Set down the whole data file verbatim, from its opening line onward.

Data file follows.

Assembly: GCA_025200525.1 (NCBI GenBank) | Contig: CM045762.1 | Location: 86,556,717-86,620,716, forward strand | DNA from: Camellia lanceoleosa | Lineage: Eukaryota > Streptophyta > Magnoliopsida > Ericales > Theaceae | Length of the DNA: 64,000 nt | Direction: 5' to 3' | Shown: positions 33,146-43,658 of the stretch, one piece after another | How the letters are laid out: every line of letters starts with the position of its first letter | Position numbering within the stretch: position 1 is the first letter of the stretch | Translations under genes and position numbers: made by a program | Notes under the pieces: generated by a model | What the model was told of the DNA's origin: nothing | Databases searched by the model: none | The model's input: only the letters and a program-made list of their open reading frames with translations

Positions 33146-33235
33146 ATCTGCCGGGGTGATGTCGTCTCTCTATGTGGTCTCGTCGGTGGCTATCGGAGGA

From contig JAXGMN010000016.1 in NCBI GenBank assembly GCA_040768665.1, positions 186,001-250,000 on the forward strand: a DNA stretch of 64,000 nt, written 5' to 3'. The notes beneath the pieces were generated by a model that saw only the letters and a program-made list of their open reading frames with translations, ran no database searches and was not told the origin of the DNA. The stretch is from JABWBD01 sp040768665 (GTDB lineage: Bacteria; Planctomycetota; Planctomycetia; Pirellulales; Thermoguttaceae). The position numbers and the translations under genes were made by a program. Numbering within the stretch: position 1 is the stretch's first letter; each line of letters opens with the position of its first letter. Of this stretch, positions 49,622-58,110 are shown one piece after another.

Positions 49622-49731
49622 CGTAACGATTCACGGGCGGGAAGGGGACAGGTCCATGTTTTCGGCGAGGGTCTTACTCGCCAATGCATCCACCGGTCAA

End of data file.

Assembly: GCA_025200525.1 (NCBI GenBank) | Contig: CM045762.1 | Location: 86,556,717-86,620,716, forward strand | DNA from: Camellia lanceoleosa | Lineage: Eukaryota > Streptophyta > Magnoliopsida > Ericales > Theaceae | Length of the DNA: 64,000 nt | Direction: 5' to 3' | Shown: positions 33,146-43,658 of the stretch, one piece after another | How the letters are laid out: every line of letters starts with the position of its first letter | Position numbering within the stretch: position 1 is the first letter of the stretch | Translations under genes and position numbers: made by a program | Notes under the pieces: generated by a model | What the model was told of the DNA's origin: nothing | Databases searched by the model: none | The model's input: only the letters and a program-made list of their open reading frames with translations

Positions 33146-33235
33146 ATCTGCCGGGGTGATGTCGTCTCTCTATGTGGTCTCGTCGGTGGCTATCGGAGGA

From contig JAXGMN010000016.1 in NCBI GenBank assembly GCA_040768665.1, positions 186,001-250,000 on the forward strand: a DNA stretch of 64,000 nt, written 5' to 3'. The notes beneath the pieces were generated by a model that saw only the letters and a program-made list of their open reading frames with translations, ran no database searches and was not told the origin of the DNA. The stretch is from JABWBD01 sp040768665 (GTDB lineage: Bacteria; Planctomycetota; Planctomycetia; Pirellulales; Thermoguttaceae). The position numbers and the translations under genes were made by a program. Numbering within the stretch: position 1 is the stretch's first letter; each line of letters opens with the position of its first letter. Of this stretch, positions 49,622-58,110 are shown one piece after another.

Positions 49622-49731
49622 CGTAACGATTCACGGGCGGGAAGGGGACAGGTCCATGTTTTCGGCGAGGGTCTTACTCGCCAATGCATCCACCGGTCAA